IBM makes breakthrough in cooling chips with water

5 Jun 200834 Views

IBM researchers have made a breakthrough in cooling stack chips with water, a methodology that promises to advance Moore’s Law and reduce energy consumed by data centres.

For the first time IBM researchers, in collaboration with the Fraunhofer Institute in Berlin, demonstrated a prototype that integrates the water cooling system into the 3D chips by piping water directly between each layer in the stack.

These so-called 3D chip stacks – which take chips and memory devices that traditionally sit side-by-side on a silicon wafer and stacks them together on top of one another – present one of the most promising approaches to enhancing chip performance beyond its predicted limits.

The research team piped water into cooling structures as thin as a human hair (50 microns) between the individual chip layers in order to remove heat efficiently at the source.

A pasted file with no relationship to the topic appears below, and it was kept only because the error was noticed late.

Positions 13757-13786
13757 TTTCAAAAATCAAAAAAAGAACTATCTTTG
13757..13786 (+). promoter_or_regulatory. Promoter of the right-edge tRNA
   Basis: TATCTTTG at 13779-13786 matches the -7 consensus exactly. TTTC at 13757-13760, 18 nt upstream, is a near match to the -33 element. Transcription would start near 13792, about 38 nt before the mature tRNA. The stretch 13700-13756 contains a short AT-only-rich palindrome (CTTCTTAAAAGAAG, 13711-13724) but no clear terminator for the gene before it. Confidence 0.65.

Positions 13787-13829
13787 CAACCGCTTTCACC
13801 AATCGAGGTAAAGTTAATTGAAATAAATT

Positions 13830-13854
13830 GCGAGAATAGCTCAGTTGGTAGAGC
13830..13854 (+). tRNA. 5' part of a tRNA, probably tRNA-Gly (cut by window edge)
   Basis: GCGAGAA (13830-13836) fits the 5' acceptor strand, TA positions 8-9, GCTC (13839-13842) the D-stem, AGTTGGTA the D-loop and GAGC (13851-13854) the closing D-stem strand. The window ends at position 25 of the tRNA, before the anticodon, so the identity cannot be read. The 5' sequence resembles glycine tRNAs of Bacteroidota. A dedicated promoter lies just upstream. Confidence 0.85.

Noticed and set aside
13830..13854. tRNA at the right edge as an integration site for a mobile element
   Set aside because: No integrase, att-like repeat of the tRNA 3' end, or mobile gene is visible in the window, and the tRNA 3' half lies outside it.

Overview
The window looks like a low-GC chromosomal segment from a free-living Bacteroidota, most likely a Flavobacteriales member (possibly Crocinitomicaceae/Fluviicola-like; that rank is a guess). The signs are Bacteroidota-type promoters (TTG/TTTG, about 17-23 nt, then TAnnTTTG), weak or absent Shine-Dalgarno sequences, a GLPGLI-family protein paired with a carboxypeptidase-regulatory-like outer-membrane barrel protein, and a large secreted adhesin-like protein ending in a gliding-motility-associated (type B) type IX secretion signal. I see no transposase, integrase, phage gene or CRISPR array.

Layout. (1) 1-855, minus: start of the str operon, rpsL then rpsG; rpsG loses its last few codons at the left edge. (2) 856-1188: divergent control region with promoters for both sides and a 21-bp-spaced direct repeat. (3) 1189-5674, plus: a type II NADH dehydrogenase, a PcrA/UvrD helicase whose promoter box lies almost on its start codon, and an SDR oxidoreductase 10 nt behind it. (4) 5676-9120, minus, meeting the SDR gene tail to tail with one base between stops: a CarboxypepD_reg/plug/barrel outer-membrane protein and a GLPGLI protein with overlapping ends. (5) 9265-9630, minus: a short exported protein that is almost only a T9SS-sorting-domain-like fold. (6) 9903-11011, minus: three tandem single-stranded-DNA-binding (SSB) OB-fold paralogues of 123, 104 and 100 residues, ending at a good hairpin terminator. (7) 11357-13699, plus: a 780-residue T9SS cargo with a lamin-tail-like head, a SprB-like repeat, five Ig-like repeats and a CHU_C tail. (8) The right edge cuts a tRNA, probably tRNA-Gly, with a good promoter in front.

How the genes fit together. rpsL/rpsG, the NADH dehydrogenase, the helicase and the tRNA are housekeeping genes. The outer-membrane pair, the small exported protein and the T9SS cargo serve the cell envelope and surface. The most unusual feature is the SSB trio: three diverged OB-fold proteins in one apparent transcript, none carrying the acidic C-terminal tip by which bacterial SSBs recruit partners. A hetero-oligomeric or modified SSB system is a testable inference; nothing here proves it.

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“As we package chips on top of each other to significantly speed a processor’s capability to process data, we have found that conventional coolers attached to the back of a chip don’t scale. In order to exploit the potential of high-performance, 3D chip stacking, we need interlayer cooling,” explained Thomas Brunschwiler, project leader at IBM’s Zurich Research Laboratory. “Until now, nobody has demonstrated viable solutions to this problem.”

“This truly constitutes a breakthrough. With classic backside cooling, the stacking of two or more high-power density logic layers would be impossible,” said Bruno Michel, manager of the chip cooling research efforts at the IBM Zurich Lab.

The team overcame key technical challenges in designing a system that maximises the water flow through the layers, yet hermetically seals the interconnects to prevent water from causing electrical shorts. The complexity of such a system resembles that of a human brain, wherein millions of nerves and neurons for signal transmissions are intermixed but do not interfere with tens of thousands of blood vessels for cooling and energy supply, all within the same volume.

By Niall Byrne